by Clara Hemphill and Halley Potter
This op ed was originally published in the New York Times on June 12, 2015.
The mayor of New York City, Bill de Blasio, campaigned on a promise to provide free universal pre-k classes to more than 70,000 4-year-olds. The city is now poised to meet this ambitious goal.
"This is a proud moment for us all," Mr. de Blasio said earlier this week. " 'Pre-K for All' is the centerpiece of our agenda to confront inequality in our city."
Mr. de Blasio is right to be proud, but more must be done to ensure that pre-k classrooms deliver the results the mayor wants. Unfortunately, in cobbling together different funding sources and different types of preschools, the city has unintentionally reinforced barriers that keep rich and poor children apart, even in economically mixed neighborhoods.
Economic segregation is a problem in preschool classrooms across the country. Decades of research show that poor children do much better academically in economically mixed classes than they do if they attend school only with other poor children. Research also shows that well-off children are not harmed academically by going to school with poor children.
Yet the funding sources that support public preschool often come with restrictions that undermine economic integration. The federal Head Start program is generally limited to very poor children. Most states restrict access to pre-k to low-income families or children with disabilities. Only Oklahoma, Florida, Vermont and the District of Columbia offer universal pre-k classes that enroll more than 70 percent of their 4-year-olds.
New York City has the potential to become a leader in creating economically integrated preschool classrooms. Rich and poor often live a few blocks from one another, and as the researcher Jennifer Stillman has demonstrated, middle-class parents are more likely to take a chance on sending their child to a high-poverty school for pre-k than for older grades.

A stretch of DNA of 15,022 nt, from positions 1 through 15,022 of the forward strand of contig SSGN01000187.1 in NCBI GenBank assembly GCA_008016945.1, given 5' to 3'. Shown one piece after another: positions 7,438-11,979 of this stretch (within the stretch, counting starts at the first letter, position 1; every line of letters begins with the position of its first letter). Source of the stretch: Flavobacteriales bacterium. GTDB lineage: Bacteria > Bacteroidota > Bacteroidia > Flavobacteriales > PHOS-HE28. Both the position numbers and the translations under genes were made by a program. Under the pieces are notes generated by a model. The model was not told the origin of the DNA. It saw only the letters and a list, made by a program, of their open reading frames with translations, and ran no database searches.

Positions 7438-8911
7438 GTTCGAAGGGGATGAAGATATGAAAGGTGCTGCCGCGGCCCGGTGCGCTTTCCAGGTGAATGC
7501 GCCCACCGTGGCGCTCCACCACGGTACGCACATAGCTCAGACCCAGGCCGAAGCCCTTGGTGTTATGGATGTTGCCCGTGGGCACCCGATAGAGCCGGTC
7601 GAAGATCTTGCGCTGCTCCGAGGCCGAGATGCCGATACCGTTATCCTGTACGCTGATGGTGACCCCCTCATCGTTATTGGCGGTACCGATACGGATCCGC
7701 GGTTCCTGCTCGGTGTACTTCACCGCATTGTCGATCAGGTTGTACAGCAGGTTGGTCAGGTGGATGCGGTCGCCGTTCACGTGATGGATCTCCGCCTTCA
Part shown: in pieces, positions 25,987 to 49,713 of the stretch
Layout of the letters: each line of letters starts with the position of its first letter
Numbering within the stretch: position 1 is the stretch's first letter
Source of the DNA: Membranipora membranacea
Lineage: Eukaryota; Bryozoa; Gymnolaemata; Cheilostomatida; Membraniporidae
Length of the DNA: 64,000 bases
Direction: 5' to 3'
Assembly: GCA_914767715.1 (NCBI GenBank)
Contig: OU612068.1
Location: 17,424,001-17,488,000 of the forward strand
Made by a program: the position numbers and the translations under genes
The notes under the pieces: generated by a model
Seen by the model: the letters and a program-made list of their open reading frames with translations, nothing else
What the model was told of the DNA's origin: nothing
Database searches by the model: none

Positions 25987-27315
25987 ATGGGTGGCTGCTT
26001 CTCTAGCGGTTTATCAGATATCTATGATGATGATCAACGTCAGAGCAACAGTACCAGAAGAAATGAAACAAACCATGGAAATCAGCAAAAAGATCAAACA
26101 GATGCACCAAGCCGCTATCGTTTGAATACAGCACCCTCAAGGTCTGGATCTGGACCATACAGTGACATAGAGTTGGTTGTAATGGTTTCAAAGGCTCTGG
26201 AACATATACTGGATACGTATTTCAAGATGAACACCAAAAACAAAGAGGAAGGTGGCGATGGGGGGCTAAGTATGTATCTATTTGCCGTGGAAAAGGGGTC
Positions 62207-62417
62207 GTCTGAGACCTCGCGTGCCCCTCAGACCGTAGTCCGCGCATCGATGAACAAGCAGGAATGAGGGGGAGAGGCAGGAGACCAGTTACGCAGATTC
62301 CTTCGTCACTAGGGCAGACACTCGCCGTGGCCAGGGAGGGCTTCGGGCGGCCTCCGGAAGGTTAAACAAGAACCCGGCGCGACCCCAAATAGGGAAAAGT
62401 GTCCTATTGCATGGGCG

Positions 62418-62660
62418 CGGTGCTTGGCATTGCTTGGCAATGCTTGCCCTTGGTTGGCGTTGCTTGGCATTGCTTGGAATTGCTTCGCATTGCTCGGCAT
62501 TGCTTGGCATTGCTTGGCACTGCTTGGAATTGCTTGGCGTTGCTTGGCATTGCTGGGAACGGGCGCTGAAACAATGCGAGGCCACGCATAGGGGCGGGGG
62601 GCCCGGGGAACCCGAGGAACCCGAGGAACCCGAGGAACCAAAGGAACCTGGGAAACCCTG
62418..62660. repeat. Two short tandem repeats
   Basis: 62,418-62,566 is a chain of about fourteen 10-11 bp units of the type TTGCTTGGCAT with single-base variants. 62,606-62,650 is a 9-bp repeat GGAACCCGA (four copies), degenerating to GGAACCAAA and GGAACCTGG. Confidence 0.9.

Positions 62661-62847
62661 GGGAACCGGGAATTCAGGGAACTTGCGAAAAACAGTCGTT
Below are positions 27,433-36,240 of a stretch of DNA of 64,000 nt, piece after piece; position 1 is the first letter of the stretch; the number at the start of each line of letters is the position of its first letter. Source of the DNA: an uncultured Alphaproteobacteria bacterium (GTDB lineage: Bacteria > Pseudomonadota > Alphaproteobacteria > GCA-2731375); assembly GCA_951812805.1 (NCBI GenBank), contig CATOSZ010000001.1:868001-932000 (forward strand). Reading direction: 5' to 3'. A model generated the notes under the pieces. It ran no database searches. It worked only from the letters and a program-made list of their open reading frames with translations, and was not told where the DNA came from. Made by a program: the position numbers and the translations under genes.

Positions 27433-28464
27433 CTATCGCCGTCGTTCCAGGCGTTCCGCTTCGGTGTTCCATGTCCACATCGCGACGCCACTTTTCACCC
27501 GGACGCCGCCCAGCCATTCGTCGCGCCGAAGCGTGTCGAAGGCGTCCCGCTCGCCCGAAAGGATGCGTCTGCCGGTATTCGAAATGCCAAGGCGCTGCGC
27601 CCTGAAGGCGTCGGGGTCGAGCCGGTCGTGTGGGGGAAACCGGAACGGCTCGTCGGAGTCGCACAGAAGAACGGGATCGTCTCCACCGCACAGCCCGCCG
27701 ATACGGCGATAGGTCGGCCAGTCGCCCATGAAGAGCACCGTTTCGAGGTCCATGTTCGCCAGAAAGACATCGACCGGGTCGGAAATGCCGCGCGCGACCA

Nearly 40 percent of the seats planned for the 2015-16 school year are in private schools or child care centers. Under city regulations, these private centers may give preference for free pre-K to children who are already enrolled in their 3-year-old programs.
The cost of care for a 3-year-old at these centers varies widely, but some charge more than $20,000 a year. A 3-year-old at Brooklyn Explorers Academy preschool whose parents are paying $25,400 a year, for example, has preference for that center's free pre-K seats in the fall. During the enrollment period this spring, many centers filled most of their free pre-k seats with the children of the well-off.
Another 20 percent of the pre-k seats are in centers that mostly limit enrollment to poor children. These subsidized child-care centers receive funding from the city's Administration for Children's Services or Head Start or a combination of the two. Because of city regulations and federal income guidelines, seats at centers like Lenox Hill Neighborhood House on Manhattan's Upper East Side are typically open only to poor children.
Some Head Start and children's services centers have used city Department of Education money to create new seats for children whose parents' incomes are too high to qualify for subsidized care. But because of complex reporting requirements, these centers tend to separate children according to their eligibility. At some schools, there is an "A.C.S. room" for the children of the working poor and a "U.P.K. room" for better off children who are not eligible for subsidized care.
A few child-care centers, despite the obstacles, successfully mix children of different economic classes. At the Park Slope North-Helen Owen Carey Child Development Center in Brooklyn, for example, children learn together in what are called "blended classrooms." The Administration for Children's Services has officially promoted this model of integration for a number of years, but few centers have managed to pull it off. In fact, the city Department of Education told Park Slope North that subsidized children had to be in separate pre-k classrooms in the 2014–15 school year. When staffers insisted on blended classrooms anyway, the center received less funding.
Clara Hemphill is founding editor of Insideschools.org. Halley Potter is a fellow at the Century Foundation.